An offeror in a recent Canadian take over bid demonstrated ingenuity in squeezing out dissenting offerees in a new second step transaction designed to take the target private.
L-3 Communications completed a C$230 million ($146 million) take over of Spar Aerospace through an innovative combination of a take over bid and a subsequent share consolidation which effectively squeezed out the minority shareholders of Spar.
After three extensions to its original bid, and with the assistance of lock-up agreements, L-3 had taken up 70.1% of the total shares outstanding. L-3 could not use the compulsory acquisition rules which, pursuant to corporate law in Canada, allow an offeror who acquires 90% or more of the securities of the class to which a bid relates (other than securities held at the date of the bid by or on behalf of the offeror or its affiliates or associates), to acquire the securities of dissenting offerees.
Left with majority control of Spar, but not enough shares to effect a compulsory acquisition, L-3 proposed a new going private transaction using a radical share consolidation. Under Ontario securities rules, the share consolidation required the approval of a majority of minority shareholders, and under those same rules L-3 was permitted to vote its 70.1% interest as a minority shareholder. At a special meeting of Spar shareholders held on January 23 2002, the consolidation of the 15.1 million outstanding shares of Spar, on the basis of 5.3 million to one, was approved. Fractional shares were not issued. L-3, being the only shareholder with enough shares to be issued a post-consolidation share, became the sole shareholder of Spar. The remaining shareholders were paid out at the original bid price.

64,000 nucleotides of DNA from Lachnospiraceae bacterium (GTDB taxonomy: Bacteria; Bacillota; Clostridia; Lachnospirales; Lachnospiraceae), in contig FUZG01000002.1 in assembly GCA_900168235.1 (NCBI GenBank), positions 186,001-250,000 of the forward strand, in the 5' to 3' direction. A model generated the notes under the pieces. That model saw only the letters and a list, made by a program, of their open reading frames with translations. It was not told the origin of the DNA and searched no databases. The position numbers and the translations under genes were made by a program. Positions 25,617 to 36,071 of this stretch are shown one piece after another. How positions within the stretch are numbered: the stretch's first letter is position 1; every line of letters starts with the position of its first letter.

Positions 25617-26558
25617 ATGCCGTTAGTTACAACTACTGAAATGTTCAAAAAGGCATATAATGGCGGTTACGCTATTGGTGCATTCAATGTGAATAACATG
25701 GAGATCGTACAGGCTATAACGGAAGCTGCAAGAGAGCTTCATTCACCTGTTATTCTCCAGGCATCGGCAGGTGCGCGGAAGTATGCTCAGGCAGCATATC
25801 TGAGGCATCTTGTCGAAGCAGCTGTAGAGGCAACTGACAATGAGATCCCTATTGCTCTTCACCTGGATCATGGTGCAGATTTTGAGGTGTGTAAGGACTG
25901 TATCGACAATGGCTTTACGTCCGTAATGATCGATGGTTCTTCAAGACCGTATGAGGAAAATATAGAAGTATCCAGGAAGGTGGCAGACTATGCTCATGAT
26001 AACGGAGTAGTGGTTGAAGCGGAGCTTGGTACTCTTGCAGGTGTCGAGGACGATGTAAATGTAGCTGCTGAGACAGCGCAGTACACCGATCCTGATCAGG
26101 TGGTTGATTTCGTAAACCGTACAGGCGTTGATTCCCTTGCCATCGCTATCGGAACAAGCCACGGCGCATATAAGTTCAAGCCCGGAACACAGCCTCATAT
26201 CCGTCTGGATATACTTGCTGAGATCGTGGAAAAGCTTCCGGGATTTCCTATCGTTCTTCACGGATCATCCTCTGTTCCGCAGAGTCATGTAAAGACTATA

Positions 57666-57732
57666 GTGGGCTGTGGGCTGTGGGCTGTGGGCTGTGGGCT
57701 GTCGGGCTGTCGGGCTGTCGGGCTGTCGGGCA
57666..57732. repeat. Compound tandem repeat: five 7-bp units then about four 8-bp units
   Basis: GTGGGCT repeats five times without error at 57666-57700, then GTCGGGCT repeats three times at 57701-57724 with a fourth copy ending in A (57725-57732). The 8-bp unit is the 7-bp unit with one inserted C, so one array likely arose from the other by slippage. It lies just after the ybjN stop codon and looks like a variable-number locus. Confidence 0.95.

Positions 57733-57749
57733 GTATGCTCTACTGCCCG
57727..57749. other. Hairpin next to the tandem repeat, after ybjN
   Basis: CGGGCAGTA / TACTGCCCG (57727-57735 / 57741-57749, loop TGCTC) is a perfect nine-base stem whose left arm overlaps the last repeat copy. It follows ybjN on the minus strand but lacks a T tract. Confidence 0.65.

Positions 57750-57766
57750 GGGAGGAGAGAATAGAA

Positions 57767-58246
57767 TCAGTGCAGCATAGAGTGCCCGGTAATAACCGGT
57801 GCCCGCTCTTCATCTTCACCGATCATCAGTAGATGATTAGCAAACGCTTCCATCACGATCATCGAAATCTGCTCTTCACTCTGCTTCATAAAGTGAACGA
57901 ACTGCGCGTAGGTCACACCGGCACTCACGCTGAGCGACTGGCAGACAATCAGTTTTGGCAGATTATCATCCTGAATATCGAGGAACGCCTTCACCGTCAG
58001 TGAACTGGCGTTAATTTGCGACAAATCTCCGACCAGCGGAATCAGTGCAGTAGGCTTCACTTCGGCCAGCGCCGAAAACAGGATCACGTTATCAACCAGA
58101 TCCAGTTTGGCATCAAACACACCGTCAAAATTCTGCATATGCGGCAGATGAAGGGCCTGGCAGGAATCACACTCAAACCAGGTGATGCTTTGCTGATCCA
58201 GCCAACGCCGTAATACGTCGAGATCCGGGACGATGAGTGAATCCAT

Although second step transactions amounting to an amalgamation squeeze out have traditionally been utilized by offerors taking targets private, the L-3 consolidation squeeze out is a novel variant as a mopping-up, second step transaction.
Katherine Gurney and Nicholas Dietrich
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